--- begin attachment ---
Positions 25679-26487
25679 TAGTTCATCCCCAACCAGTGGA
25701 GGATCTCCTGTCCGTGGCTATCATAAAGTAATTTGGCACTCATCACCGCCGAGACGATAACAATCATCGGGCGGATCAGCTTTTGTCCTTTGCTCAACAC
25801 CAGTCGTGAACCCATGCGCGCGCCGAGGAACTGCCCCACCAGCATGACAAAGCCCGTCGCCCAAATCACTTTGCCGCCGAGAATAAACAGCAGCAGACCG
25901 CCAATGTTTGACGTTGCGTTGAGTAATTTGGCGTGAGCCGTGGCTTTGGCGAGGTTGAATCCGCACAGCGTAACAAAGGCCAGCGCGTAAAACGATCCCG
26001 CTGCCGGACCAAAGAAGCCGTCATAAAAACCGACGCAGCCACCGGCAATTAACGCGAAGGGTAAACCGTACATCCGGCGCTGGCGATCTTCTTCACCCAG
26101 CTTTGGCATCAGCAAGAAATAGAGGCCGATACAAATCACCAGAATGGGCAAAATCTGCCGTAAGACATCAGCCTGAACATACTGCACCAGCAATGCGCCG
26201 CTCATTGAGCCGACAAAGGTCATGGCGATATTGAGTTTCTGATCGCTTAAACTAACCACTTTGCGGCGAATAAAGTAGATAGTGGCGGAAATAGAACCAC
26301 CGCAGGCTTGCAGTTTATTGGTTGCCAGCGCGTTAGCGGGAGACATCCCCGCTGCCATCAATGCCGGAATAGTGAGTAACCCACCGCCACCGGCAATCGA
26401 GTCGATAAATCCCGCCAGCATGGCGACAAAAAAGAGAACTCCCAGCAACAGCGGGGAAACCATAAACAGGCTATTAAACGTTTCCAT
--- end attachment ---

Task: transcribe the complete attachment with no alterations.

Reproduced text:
Positions 25679-26487
25679 TAGTTCATCCCCAACCAGTGGA
25701 GGATCTCCTGTCCGTGGCTATCATAAAGTAATTTGGCACTCATCACCGCCGAGACGATAACAATCATCGGGCGGATCAGCTTTTGTCCTTTGCTCAACAC
25801 CAGTCGTGAACCCATGCGCGCGCCGAGGAACTGCCCCACCAGCATGACAAAGCCCGTCGCCCAAATCACTTTGCCGCCGAGAATAAACAGCAGCAGACCG
25901 CCAATGTTTGACGTTGCGTTGAGTAATTTGGCGTGAGCCGTGGCTTTGGCGAGGTTGAATCCGCACAGCGTAACAAAGGCCAGCGCGTAAAACGATCCCG
26001 CTGCCGGACCAAAGAAGCCGTCATAAAAACCGACGCAGCCACCGGCAATTAACGCGAAGGGTAAACCGTACATCCGGCGCTGGCGATCTTCTTCACCCAG
26101 CTTTGGCATCAGCAAGAAATAGAGGCCGATACAAATCACCAGAATGGGCAAAATCTGCCGTAAGACATCAGCCTGAACATACTGCACCAGCAATGCGCCG
26201 CTCATTGAGCCGACAAAGGTCATGGCGATATTGAGTTTCTGATCGCTTAAACTAACCACTTTGCGGCGAATAAAGTAGATAGTGGCGGAAATAGAACCAC
26301 CGCAGGCTTGCAGTTTATTGGTTGCCAGCGCGTTAGCGGGAGACATCCCCGCTGCCATCAATGCCGGAATAGTGAGTAACCCACCGCCACCGGCAATCGA
26401 GTCGATAAATCCCGCCAGCATGGCGACAAAAAAGAGAACTCCCAGCAACAGCGGGGAAACCATAAACAGGCTATTAAACGTTTCCAT